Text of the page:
Today was spent tidying some wing attach stuff. I got my order from ACS, so I was able to finish installing and torquing all the wing attach hardware. I also did the fuel line on the left tank, remembering this time to put the rubber grommets on before flaring the ends. There’s a $30 tool that will stretch those rubber grommets out so you can get them over flares and fittings, but I figure it’s good practice just to try to be less stupid.
The most interesting part of the day was the short flight I took in my hangar mate’s Luscombe.
I’m not sure which model this is, but I think it’s an 8C or 8D. It burns 4 gallons per hour, which is probably about half of what the Pipers I learned on did. It has no flaps, no lights, and only the minimum equipment of single radio and transponder to get around Southern California’s interesting airspace.
Now, I’ve never been in, much less flown a taildragger, and the oldest airplane I’ve even sat in was an old L-19 Bird Dog in Ft. Leavenworth KS when I was a little kid. This aircraft was built some time during the early 1940’s, and Ron was kind enough to let me follow him on the pedals to get a feel for the quirks of a taildragger. This shot is one out the right window, us taxiing to runway 22 at OXR.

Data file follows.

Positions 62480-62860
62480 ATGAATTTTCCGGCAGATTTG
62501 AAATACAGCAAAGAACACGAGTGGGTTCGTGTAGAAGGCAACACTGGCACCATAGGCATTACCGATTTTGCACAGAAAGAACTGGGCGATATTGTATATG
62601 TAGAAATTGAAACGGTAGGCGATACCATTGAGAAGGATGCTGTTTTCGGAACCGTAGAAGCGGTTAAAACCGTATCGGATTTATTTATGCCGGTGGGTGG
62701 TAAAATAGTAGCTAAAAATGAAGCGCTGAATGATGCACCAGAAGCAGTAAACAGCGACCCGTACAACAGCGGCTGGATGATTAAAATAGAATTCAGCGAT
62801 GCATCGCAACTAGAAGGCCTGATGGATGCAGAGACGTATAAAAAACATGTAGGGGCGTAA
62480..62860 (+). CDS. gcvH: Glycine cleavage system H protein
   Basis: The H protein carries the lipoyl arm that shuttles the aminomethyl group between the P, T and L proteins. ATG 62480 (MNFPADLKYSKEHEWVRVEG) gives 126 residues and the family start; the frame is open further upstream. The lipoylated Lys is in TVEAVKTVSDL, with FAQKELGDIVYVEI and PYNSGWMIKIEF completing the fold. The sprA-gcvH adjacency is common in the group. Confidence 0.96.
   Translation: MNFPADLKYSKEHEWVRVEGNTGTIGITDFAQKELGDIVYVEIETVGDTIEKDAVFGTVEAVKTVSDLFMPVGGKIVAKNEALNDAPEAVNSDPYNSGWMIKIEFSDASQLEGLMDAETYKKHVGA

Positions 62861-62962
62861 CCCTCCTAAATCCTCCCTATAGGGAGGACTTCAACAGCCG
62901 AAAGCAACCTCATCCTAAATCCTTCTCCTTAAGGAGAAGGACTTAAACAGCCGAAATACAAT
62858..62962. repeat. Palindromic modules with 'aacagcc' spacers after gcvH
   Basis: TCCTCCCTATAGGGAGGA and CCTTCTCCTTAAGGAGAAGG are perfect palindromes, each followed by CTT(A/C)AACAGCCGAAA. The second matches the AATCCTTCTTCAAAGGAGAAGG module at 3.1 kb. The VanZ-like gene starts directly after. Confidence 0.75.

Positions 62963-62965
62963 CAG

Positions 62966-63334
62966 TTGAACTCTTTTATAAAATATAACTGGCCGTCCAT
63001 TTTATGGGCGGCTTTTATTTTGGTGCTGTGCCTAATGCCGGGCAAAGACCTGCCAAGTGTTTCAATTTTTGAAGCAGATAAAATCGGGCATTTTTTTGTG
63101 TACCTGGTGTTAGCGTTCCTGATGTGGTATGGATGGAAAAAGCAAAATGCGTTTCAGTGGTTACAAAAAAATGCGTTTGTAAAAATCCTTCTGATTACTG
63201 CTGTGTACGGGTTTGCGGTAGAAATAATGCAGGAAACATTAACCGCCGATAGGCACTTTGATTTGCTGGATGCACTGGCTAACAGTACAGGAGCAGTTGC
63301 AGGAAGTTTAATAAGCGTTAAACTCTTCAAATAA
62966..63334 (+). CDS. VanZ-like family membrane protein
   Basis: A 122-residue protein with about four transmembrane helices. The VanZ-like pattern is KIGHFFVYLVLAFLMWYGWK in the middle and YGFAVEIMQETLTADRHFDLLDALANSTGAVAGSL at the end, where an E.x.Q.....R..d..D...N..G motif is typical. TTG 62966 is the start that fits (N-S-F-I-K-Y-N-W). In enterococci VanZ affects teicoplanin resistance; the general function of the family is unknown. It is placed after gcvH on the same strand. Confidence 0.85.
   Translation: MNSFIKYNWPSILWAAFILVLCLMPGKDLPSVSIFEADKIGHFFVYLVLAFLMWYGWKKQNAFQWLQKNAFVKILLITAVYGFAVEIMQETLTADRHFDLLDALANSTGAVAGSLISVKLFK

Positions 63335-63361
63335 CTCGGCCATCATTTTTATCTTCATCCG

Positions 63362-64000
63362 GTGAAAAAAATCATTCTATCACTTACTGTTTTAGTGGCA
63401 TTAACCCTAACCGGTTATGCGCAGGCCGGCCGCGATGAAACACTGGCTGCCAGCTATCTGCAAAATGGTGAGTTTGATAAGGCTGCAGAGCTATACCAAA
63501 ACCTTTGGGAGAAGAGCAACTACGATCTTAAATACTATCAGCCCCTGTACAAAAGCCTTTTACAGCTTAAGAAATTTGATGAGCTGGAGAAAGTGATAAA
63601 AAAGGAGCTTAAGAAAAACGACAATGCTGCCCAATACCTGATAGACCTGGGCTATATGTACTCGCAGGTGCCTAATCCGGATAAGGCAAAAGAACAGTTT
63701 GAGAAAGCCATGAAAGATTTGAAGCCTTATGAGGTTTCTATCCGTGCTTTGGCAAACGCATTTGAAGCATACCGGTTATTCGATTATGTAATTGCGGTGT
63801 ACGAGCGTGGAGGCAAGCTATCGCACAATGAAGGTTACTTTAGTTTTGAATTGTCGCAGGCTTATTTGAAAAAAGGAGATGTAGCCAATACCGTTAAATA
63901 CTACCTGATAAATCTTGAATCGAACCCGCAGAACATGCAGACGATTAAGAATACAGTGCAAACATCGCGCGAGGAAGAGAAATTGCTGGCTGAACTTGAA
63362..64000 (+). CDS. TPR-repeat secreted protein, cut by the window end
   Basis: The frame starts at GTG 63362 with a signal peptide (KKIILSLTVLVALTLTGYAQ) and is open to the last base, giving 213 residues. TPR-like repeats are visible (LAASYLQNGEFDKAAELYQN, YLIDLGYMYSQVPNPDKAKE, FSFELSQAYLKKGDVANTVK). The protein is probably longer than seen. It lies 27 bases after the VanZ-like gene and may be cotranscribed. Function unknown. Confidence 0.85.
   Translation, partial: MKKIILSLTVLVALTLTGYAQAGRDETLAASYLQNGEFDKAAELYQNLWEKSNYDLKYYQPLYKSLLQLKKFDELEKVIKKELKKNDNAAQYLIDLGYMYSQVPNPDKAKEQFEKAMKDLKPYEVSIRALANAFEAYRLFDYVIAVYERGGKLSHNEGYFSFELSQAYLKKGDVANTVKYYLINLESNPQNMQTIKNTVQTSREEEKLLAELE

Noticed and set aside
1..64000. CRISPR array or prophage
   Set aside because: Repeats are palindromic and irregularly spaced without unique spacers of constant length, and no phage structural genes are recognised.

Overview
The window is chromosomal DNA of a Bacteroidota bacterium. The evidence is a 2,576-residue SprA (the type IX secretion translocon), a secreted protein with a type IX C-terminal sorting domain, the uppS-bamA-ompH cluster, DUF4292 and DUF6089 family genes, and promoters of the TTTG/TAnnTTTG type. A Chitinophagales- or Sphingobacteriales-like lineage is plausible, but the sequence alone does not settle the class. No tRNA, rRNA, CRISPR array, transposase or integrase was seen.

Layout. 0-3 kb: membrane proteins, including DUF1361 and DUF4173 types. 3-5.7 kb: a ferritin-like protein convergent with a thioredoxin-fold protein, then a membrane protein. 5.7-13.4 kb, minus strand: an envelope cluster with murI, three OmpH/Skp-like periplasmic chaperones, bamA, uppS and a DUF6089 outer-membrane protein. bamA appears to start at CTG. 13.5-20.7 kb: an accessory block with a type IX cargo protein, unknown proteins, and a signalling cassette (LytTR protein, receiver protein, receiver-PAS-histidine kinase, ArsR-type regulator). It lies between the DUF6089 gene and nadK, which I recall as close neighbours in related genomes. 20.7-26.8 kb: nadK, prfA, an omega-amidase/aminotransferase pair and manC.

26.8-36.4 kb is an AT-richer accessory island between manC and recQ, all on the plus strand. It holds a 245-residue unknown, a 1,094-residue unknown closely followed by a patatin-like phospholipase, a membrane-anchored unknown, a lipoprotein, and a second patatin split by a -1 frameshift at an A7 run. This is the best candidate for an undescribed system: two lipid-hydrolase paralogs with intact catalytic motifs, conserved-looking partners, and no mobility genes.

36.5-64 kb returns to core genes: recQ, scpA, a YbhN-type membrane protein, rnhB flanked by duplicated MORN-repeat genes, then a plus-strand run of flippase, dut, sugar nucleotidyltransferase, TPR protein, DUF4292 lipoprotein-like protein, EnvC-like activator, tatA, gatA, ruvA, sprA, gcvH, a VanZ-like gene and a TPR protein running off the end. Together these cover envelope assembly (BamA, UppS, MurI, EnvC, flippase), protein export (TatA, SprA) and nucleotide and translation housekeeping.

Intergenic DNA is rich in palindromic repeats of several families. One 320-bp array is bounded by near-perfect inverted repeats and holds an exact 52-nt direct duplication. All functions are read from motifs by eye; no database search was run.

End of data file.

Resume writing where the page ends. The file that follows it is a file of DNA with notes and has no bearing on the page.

And another out the front.
The instrument panel is simplicity itself. Everything you need for day VFR, nothing you don’t. The mount for the Garmin 296 GPS looks strangely out of place, over to the side out of frame. There’s a single vernier cable control for throttle and a small one for carb heat. I didn’t see one for mixture. I don’t think there is one. The fuel gauge is on the bulkhead behind me, between the two seats.
We did a landing at Santa Paula, where I was able to get a picture of Steve McQueen’s old hangar. I love this airport already. I just wish we’d had the chance to buy McQueen’s old ranch when it popped up on Jalopnik last year and it was dangerously close to something we could afford at its fire-sale price.
That adventure only took about 20 minutes to half an hour. When I got back, I did most of the real work. Here’s the right flap, on and conneted. There’s some more rigging to be done, and some more wiring, but the wings are nearly fully on and connected. I also got the left rudder pedal connected to the cable, but ran out of time before I could do the right one. I’ll hit that in a week. Soon it will be time to mount the prop!